The Detective Conan franchise is not streamed in India on any platform. And yet, Detective Conan: Black Iron Submarine, the 26th standalone film in the series, is getting a fairly wide theatrical release in India, months after its release in Japan, as is typical for anime films. That isn’t much of a surprise — the underwater murder mystery hits all the series’ typical notes, apparent from the title character’s Sherlockian inspiration: crime, investigation, false leads, and finally, the resolution.
All the characters’ evolution and backstories since the show last aired over a decade ago on Indian television have been so threadbare that the exposition to catch everyone up on years of progress is fairly simple for those even vaguely familiar with the franchise.
Detective Conan: Black Iron Submarine (Japanese with English subtitles)
Director: Yuzuru Tachikawa
Voice cast: Minami Takayama, Megumi Hayashibara, Wakana Yamazaki, Rikiya Koyama, and more
Runtime: 111 minutes
Storyline: An underwater Interpol surveillance facility in Japan is endangered by an organised crime syndicate, as Ai Haibara, a scientist transformed into a child, is abducted by her would-be assassins.
Those seeking to revisit Conan from all those years ago will therefore likely not miss a beat. To recap the premise from 1994: a high school detective snooping on a shady transaction in an amusement park gets drugged and shrunk down to a child, and stays that way while avoiding and unraveling the Black Organization, the shady outfit that poisoned him in the first place (not knowing he survived), while attending elementary school under the titular Edogawa Conan alias, staying with his girlfriend and her bumbling detective father, and solving crimes on the side. A constant companion is Ai Haibara, a former scientist for the Black Organization who was also shrunk down, and of whose survival the crime group is also unaware.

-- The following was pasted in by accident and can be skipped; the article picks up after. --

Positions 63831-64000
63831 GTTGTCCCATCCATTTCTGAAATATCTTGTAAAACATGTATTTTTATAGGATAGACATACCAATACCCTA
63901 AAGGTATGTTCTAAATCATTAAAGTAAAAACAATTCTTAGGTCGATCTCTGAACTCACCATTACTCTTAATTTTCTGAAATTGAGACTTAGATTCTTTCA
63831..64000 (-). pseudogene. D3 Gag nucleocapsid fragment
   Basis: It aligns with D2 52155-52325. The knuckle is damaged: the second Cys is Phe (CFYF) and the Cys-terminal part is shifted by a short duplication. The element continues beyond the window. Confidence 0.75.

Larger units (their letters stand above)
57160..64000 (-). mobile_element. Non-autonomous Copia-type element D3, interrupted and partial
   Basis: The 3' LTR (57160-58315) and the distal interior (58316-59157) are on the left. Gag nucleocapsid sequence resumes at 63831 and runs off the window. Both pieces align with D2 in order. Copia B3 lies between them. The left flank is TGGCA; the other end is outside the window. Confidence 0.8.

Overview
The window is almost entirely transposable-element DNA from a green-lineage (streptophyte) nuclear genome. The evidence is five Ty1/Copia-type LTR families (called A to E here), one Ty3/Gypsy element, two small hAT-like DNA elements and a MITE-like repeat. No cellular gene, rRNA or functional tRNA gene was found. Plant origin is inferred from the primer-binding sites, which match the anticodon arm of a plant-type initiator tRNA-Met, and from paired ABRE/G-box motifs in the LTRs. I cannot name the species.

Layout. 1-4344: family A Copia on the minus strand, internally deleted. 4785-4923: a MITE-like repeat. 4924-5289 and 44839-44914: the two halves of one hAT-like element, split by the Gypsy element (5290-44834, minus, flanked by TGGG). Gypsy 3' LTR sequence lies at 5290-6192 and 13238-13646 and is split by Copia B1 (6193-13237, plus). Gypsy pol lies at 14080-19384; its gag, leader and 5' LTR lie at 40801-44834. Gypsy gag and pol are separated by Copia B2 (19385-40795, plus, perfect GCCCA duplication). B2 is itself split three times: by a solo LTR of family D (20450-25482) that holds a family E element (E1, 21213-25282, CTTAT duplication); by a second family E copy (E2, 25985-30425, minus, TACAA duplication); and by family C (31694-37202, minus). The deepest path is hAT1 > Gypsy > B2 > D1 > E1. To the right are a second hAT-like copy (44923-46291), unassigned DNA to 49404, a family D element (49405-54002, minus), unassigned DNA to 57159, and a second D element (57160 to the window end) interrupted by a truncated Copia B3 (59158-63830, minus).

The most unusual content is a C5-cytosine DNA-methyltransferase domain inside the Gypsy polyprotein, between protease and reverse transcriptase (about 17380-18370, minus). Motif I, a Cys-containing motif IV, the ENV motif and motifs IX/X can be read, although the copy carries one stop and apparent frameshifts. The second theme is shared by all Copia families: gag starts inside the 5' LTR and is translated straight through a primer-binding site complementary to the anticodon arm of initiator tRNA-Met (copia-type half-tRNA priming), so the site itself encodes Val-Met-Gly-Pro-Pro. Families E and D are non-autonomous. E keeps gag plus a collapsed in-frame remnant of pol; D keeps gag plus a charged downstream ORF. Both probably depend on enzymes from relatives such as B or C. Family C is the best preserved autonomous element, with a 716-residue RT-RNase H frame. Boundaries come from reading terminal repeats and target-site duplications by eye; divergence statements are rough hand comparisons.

Black Iron Submarine adds to the pantheon of anime films that have to manifest high stakes without advancing the plot of the core series substantially. A fair bit of fanservice — and almost monumental advances in the franchise — must therefore be pulled back from the threshold, and they are. But the plot has never been the point, even if the world-building is undermined over the long run.
Detective Conan as a franchise revels in leveraging classic detective tropes to pull off self-contained murder investigations, spread all over Japan and the world (but somehow largely involving the same Tokyo police officers). The modernity in the mystery in Black Iron Submarine is in the huge underwater Interpol data centre, bringing together live surveillance camera feeds from all over the world in one place. The privacy implications of this are not entirely unpacked, but an advanced facial recognition system endangers both Conan and Haibara, even as outside attackers from the Black Organization infiltrate the facility for their own ends.
A separate backstory film, Detective Conan Ai Haibara’s Story: Jet-Black Mystery Train, was released for just a day in India earlier this month, and that film may be a better primer for the series’ developments over the last decade and even represented a better detective story, repurposed as it was from the main show’s episodes. But the competent handling of the franchise by its creator and longtime mangaka Gosho Aoyama makes the latest entry, with its outlandish action and uncompromising animation budget, all the more captivating.
As always with Conan, though, attentive and probing viewers are rewarded, and the less focused may find themselves at best tolerated by the climax. A notepad may not be necessary, but this franchise demands nonetheless that you take it seriously, as Japanese viewers have ardently done all these years. Its decades-long run with rarely wavering ratings success and relevance in its home country shows that there is still a market for the predictable but competent detective flick.
Detective Conan: Black Iron Submarine releases in theatres in India this Friday